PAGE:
GIS, which stands for Geographic Information System, is a framework for gathering, managing and analyzing geo-spatial data. So while BIM is best suited for managing data related to the buildings themselves, GIS is more applicable for everything outside of and around the buildings.

GIS is widely used for integrating, visualizing and analyzing information about real-world assets, such as buildings (in their completed form) and transportation infrastructure, with surrounding context that may include environmental, demographic, structural, and scientific information. All civic tasks, new constructions, renovations, real estate management, infrastructure maintenance and environmental plans are based on GIS.

GIS products

GIS products are provided and maintained based on a geomatics mindset with high consistency. A GIS starts with accurate measurements of worldwide dimensions and scales down to individual building level. GIS thereby ensures the connection of geo-located objects in a globally accepted coordinate system.


GIS-ready products are the files that can be incorporated into a GIS platform, for presentation in various formats. Current GIS systems are quite mature for 2D analysis. De Basisregistrate Grootschalige Topogafie (BGT) is the Netherlands’ national GIS product, which is accurate to 20cm [2]. However, 3D GIS is still on the to-do list [3], [4]. CityGML is an open data model and XML-based format intended for future use in 3D GIS mapping [5], [6].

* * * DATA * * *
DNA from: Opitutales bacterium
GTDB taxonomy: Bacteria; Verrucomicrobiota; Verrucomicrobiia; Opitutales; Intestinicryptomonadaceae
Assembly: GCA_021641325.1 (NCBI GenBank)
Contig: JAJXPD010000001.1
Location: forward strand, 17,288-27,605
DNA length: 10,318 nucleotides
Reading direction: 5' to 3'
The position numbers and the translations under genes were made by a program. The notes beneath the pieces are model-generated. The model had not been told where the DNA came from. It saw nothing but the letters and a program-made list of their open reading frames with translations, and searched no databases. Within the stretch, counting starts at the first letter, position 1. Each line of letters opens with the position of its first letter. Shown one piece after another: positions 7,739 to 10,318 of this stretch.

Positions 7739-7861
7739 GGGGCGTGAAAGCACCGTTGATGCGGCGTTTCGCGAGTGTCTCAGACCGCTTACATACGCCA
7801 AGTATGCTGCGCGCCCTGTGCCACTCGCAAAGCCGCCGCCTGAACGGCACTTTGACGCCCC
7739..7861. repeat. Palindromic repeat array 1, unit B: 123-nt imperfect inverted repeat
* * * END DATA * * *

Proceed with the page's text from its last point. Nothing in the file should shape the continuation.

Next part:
The gap between BIM and GIS

BIM servers are mainly concerned with a structure’s existence, attributes and relationships between its own objects. These objects are physical with tangible attributes such as dimensions, material and texture. Adding more detailed objects increases both the accuracy and the complexity of the structure. The amount of detail thereby depends on the both required accuracy level and the platform’s capacity for handling the data. A BIM server can retrieve physical objects and their relationships to one another to answer user queries.

BIM and the building lifesycle. Source: Autodesk

In contrast, GIS is concerned with space rather than objects. Here, the objects are points, polylines, areas or spaces which are not necessarily physical, but represent meaningful concepts such as location, borders, parcels or volumes. These objects are integrated and unified within a single coordinate system. The objects are consistently connected, but the visibility of details depends on the level of representation. BIM objects and GIS objects are therefore very different. Yet they are also highly overlapped. The so-far-unsolved challenge is how to make the connection between the two different types of objects.

Why Augmented Reality could be the missing link between BIM and GIS

Augmented Reality (AR) is a way of communication between a model and reality. AR provides a user-friendly means of zooming in and out while looking at these two aspects in unison, making it really easy to observe any mismatches between model and reality. In theory, this could provide the missing link between BIM models and GIS reality.